When it first opened it doors in 1970, the Science Center of Iowa was among the first interactive science museums in the world. It engaged the community with hands-on exhibits and programs. In 2005, the center moved to its 110,00-square-foot downtown location, where it fills its halls with a variety of experience platforms, each demonstrating different scientific principles. The When Things Get Moving exhibit invites visitors to build rockets and conquer a domino obstacle course, and Why the Sky? demonstrates the science of space with a digital planet-exploration globe and the Cosmic Jukebox, which allows you to create your own show. Interact with exhibits that demonstrate the basic principles of physics in the themed scenario, the Eureka! Lab. The renovated Small Discoveries exhibit features Dahl's Produce Market and Edna's Kitchen, a favorite of younger visitors.
Blank Park Zoo educates the public about the wonders of the wild by re-creating far-flung habitats and ecosystems that house more than 1,000 animals and 104 different species ranging from Siberian tigers to hissing cockroaches. Zookeepers lead chats about animals and offer conservation tips, while exhibits include hands-on feedings that allow humans to go face-to-face or nose-to-beak with hungry giraffes and parakeets. Recent new arrivals welcome curious kids to commiserate with the growing pains and early bedtimes of young wallabies, camels, and seal pups, setting a foundation for learning that may be continued in classes designed for those aged 6 months to 5 years.
In addition to raising awareness about the environment, Blank Park Zoo contributes to conservation efforts to preserve the future of native animals and their natural homes. The zoo participates in seven endangered-species breeding programs and donates a portion of admissions proceeds to several different wildlife initiatives.
J. Johnson Gallery's photographs wind up in everything from magazine advertisements to family photo albums. Their photographers stage fashion shoots, snap senior portraits, and lug their cameras to special events. When not behind the lens, they also teach educational seminars for aspiring photographers.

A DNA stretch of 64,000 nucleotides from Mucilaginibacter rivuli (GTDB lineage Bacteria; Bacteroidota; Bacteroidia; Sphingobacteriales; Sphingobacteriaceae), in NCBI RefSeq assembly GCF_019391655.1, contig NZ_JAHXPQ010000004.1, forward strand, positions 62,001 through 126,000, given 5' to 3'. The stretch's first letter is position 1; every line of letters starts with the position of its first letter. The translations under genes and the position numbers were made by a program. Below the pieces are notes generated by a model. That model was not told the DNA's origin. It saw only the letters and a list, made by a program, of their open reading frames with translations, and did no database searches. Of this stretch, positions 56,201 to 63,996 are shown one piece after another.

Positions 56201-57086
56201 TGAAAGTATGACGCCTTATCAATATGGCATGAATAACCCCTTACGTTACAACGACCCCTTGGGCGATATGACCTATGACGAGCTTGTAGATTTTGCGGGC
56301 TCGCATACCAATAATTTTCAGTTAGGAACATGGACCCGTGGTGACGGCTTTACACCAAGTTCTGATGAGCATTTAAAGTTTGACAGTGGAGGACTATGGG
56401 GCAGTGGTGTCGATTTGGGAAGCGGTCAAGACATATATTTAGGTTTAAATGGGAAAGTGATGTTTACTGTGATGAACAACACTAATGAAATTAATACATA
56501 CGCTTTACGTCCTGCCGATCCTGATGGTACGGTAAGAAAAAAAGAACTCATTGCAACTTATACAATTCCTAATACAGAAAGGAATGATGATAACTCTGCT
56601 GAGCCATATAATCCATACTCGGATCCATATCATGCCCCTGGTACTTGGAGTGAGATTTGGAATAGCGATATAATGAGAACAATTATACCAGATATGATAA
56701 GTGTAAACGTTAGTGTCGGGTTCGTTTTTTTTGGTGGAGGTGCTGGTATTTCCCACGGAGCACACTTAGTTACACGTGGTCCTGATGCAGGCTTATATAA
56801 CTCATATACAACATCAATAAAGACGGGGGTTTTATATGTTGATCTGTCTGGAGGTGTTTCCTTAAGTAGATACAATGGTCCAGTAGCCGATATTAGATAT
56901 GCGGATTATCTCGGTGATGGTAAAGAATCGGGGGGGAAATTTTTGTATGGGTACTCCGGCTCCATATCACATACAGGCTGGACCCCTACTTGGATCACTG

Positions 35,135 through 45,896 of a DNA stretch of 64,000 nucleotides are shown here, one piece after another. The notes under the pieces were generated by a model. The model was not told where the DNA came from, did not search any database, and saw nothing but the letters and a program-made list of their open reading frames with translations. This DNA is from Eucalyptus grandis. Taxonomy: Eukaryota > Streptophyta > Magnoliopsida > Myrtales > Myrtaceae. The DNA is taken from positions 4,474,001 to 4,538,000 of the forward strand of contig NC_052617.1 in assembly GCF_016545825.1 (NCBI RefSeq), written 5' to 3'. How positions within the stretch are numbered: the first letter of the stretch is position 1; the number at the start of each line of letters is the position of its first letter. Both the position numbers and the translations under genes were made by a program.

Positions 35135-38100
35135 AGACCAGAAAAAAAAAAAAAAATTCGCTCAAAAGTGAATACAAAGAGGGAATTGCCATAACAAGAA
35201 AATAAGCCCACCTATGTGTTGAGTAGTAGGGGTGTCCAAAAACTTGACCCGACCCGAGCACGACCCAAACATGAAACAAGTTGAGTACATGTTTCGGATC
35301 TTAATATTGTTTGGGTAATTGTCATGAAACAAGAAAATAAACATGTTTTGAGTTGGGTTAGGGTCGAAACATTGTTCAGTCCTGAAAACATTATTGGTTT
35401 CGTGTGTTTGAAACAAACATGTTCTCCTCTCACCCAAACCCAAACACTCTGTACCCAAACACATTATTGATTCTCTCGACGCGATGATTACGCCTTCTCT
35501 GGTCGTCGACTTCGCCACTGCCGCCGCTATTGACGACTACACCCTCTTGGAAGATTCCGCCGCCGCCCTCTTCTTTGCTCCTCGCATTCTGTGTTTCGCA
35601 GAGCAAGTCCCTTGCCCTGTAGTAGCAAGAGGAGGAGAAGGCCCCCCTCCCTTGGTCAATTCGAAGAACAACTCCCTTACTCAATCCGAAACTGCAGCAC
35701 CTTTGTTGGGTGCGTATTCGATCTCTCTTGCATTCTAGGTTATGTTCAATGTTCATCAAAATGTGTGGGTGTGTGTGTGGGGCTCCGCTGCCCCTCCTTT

Since 2000, the Remodelers Council of Greater Des Moines has sponsored the Tour of Remodeled Homes, a journey through area homes that have undergone design and construction transformations. This year’s tour highlights 13 residences of different styles, ages, and price ranges, with projects that ranged from kitchen updates to full remodels. At each stop on the tour, the remodelers will be onsite to answer questions, and most of the sites will also have representatives from the sponsors or suppliers who worked on the projects. All of the featured craftsmen are members of the council, and this year’s flipbook gives a preview of their handiwork.
Staff Size: 2?10 people
Pro Tip: We are a fun, friendly bunch who loves to hear about new ideas.
Handicap Accessible: Yes
Parking: Parking lot
Most Popular Attraction/Offering: Rock n' Run
Recommended Age Group: All Ages
When and how did you first develop a passion for your work?
When I first started living in Des Moines. We are an arts-based organization with a passion for sharing our mission, and everything we do requires that passion to be carried forward into the community, and into the education that we provide to the youth.
I'm a first-timer. How do you get me ready for the experience?
If you like the arts, if you like to have a good time. And if you like to run, the Rock n' Run is the perfect combination. The best way to get ready is to bring your friends along so you have others to Rock Out with. The more people, the more opportunity for fun.
What is the one feature of your business that you're most proud of?
Arts education. It's fun for all ages, and helps the community in ways that will last a lifetime.
Is there anything else you want to add that we didn't cover?
The arts build communities. Greater Des Moines will be recognized as a place where the arts thrive because of Metro Arts Alliance.